While Burt cut his teeth in the same North Texas music scene that spawned roots rock bands such as Midlake and Jonathan Tyler, Electrophunck is genre omnivorous, using eponymous genres as a springboard.
“It’s the first time I’ve written electronic music solo,” he says. “I’ve been doing it for 5-10 years, and I’ve been overtaken by country records, Leon, John Mayer, but in a lot of ways I’m super excited to release something that’s mine. This is me at the production reins, creating something that I’m super proud of. In the last three years I started DJing full time and that really pushed me into dance music. I’ve always loved the stuff bass and drum-based funky, and I’ve brought that to more organic artists – that’s my calling card – but it feels good to solidify that and double down on something that’s actually Electrophunk.”
Aside from his own musical concoctions, Burt is certainly not alone on the journey. The album is packed with collaborators, most of whom he has worked with in some capacity before. Collaborators include Keite Young of Medicine Man Revival (Burt’s former band), Noah Jackson, Spice and Roy Jr. of Sir Woman, keyboardist Jordache Grant, guitarist Nik Lee of The Texas Gentlemen and many more.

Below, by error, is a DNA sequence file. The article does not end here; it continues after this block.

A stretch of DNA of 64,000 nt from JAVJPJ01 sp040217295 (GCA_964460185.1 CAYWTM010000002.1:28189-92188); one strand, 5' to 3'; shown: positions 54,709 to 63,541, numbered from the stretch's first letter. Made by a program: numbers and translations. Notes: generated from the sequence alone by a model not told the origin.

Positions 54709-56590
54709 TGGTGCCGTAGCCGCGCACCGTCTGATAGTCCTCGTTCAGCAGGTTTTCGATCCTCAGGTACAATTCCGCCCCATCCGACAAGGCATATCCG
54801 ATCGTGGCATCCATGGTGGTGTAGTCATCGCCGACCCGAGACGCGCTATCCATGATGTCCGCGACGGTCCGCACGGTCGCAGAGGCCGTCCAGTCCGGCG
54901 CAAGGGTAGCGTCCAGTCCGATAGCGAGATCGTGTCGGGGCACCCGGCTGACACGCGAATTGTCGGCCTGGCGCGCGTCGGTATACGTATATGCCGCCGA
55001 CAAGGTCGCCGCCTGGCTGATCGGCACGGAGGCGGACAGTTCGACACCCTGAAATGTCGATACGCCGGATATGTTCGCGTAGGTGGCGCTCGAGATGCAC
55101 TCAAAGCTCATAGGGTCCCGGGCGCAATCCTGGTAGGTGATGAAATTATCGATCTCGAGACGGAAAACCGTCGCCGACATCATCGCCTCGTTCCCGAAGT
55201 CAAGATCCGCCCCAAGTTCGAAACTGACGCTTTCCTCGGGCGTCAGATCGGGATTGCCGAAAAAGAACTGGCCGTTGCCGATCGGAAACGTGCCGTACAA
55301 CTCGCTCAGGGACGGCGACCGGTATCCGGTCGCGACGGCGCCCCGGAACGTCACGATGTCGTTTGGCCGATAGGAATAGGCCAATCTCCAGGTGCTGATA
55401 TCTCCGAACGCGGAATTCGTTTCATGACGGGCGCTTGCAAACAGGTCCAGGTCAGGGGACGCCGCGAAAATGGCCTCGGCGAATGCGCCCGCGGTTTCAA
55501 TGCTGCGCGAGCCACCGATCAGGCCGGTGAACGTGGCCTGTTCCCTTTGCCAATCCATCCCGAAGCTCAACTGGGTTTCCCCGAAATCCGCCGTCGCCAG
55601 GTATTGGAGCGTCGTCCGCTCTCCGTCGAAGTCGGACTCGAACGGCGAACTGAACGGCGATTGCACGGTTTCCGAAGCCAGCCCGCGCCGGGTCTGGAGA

Burt says he is currently working on two albums: sleepywhich he describes as “dark” in both lyrics and sound, and CORRUGATED, which is a more upbeat “yellow and orange,” he says.
“A pool dance record and a 2 a.m. dance record in Brooklyn/Berlin,” Burt said of CORRUGATED. “A lot of artists have kind of multiple personalities, especially when I’m doing 15 different types of music, it’s nice to have a focal point, and sleepy that’s how I feel about my music right now. I’m a little tired, but in a good way — euphoric energy. CORRUGATED more like the energy of three martinis at the pool.
Burt says it might seem a little too much to take in at once, at least conceptually, which is part of why he’s dropping songs that will make up sleepy one every 45 days or so until early 2023. As big as the idea is, it doesn’t shy away from being too ambitious.
“I think a lot of artists are self-deprecating,” he says. “Sometimes we like our material, sometimes we don’t, but the difference between someone who is successful and someone who is not successful is a track record. I wish when I was 18 I would have dreamed bigger and written bigger goals because as things get crossed out you start dreaming a little bit bigger.